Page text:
- AND THIS IS THE WIERD ONE AND I SUSPECT THE MOST IMPORTANT. As I was using the host system as a DNS and DHCP the VMs needed to be connected to the physical LAN of the host machine to make use of these services. However as I did not want them to pickup my office’s DHCP service I left the physical server’s Ethernet port unplugged. This meant that when I tried to create a new lab environment I got a TF259115 error. Plugging in a standalone Ethernet hub (connected to nothing else) fixed this problem. I am told this is because part of the LAN stack on the physical host is disabled due to the lack of a physical Ethernet link, even though the DNS and DHCP services were unaffected. The other option would have been to run the DNS, DHCP etc on Hyper-V VM(s).
- When configuring the virtual lab in TFS Administration console the ‘Network Location’ was blank. If you ignore this missing Network location or manually enter it you get a TF259210 error when you verify the settings in TFS Administration. This is a known problem in SCVMM and was fixed by overriding the discovered network and entering demo.com.
So I now had a working configuration, but when I try to import my prepared test VM into Lab Center, I got an “Import failed, the specified owner is not a valid Active Directory Domain Services account, Specify a valid Active Directory Domain Services account and try again” error. If I check the SCVMM jobs logs (in SCVMM Admin console) I saw this was an Error 813 in the ‘create hardware setup’ step. However, the account the job was running as was a domain user, as was the service account the host was running on (after I had made the changes detailed above) as I was confused.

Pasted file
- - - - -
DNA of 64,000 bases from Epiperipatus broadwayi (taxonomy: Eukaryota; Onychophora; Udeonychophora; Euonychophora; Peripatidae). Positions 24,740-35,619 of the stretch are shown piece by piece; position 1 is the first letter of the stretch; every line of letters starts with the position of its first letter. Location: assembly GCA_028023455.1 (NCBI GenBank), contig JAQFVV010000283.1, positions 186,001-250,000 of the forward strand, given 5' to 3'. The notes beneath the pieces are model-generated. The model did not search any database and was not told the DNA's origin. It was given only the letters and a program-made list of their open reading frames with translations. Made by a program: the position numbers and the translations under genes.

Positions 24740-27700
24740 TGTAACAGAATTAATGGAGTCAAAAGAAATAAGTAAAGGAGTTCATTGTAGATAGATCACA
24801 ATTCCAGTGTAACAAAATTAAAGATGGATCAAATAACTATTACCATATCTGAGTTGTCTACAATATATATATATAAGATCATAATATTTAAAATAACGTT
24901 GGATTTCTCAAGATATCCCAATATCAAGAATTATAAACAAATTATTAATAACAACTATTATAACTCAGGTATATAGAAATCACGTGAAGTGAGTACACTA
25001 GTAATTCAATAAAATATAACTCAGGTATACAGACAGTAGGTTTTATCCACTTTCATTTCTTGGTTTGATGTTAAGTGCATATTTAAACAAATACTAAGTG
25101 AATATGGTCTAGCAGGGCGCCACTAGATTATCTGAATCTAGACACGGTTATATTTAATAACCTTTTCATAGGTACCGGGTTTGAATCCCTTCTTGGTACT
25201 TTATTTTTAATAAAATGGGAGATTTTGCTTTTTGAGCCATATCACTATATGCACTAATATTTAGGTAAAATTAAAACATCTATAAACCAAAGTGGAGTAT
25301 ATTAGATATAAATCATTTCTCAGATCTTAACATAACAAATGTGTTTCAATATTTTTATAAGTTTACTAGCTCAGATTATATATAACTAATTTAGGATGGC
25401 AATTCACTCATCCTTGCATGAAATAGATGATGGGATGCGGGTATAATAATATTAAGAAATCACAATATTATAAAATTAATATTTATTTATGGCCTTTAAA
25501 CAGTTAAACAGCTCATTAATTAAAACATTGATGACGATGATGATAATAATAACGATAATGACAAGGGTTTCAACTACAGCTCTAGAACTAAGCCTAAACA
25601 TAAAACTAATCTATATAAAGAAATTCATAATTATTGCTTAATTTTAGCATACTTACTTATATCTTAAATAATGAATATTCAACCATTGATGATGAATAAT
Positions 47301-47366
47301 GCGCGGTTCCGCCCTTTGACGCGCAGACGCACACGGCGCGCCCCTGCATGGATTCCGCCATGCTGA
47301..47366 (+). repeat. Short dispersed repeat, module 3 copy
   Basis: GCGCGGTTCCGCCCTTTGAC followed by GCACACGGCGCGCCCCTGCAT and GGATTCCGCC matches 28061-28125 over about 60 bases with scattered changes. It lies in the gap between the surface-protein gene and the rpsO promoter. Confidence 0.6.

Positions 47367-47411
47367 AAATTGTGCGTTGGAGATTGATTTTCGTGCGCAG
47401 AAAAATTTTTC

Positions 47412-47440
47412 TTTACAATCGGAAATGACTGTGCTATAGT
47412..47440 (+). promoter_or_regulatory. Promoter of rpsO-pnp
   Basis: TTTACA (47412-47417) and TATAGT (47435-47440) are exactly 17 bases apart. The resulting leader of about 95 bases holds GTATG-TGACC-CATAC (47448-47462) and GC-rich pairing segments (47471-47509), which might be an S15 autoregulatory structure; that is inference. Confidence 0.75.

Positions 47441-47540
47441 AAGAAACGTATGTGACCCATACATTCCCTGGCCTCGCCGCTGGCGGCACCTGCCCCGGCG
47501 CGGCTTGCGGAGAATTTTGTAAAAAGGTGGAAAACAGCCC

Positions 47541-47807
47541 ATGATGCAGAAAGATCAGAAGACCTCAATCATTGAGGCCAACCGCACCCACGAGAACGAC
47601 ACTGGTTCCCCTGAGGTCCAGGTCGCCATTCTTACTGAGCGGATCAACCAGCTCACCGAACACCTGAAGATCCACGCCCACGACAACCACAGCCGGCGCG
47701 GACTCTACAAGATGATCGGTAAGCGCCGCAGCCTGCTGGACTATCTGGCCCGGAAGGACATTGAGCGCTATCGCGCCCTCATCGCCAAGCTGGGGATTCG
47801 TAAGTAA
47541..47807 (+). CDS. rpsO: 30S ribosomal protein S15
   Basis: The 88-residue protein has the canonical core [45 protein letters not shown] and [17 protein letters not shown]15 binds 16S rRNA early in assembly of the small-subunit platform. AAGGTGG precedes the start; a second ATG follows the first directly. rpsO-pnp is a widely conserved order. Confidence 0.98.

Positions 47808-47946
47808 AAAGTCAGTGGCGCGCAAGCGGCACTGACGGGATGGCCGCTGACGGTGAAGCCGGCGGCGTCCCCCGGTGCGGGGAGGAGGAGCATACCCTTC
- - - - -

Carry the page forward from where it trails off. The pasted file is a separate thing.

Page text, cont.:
This turns out to be a user too stupid error; I was logged in as the TFS servers local administrator (tfs2010\administrator) not the domain one (demo\administrator), or actually any domain account with VMM administrator rights. Once I logged in on the TFS server (where I was running MTLM) as a domain account all was OK. Actually I suspect moving to the VMMService and TFSService accounts was not vital, but did not harm.
I could now create my virtual test environment and actually start to create Team Builds that make use of my test lab environment. Also I think having worked though these problems I have a better understanding of how all the various parts underpinning MTLM hang together, a vital piece of knowledge if you intend to make real use of these tools.
Oh and thanks to everyone who helped me when I got stuck
Today Typemock released their Isolator 6.0 version with full support for VS2010. Check out the full announcement at their site, there some nice new features there.
I have at last got round to setting up a full installation VS 2010 Test and Lab Manager using the excellent notes from the Lab Management Team. Whist installing the build server portion I got a strange set of errors.
TF255425: An error occurred while installing the following Windows service: TFSBuildServiceHost.exe. For more information, open Event Viewer and review the application log.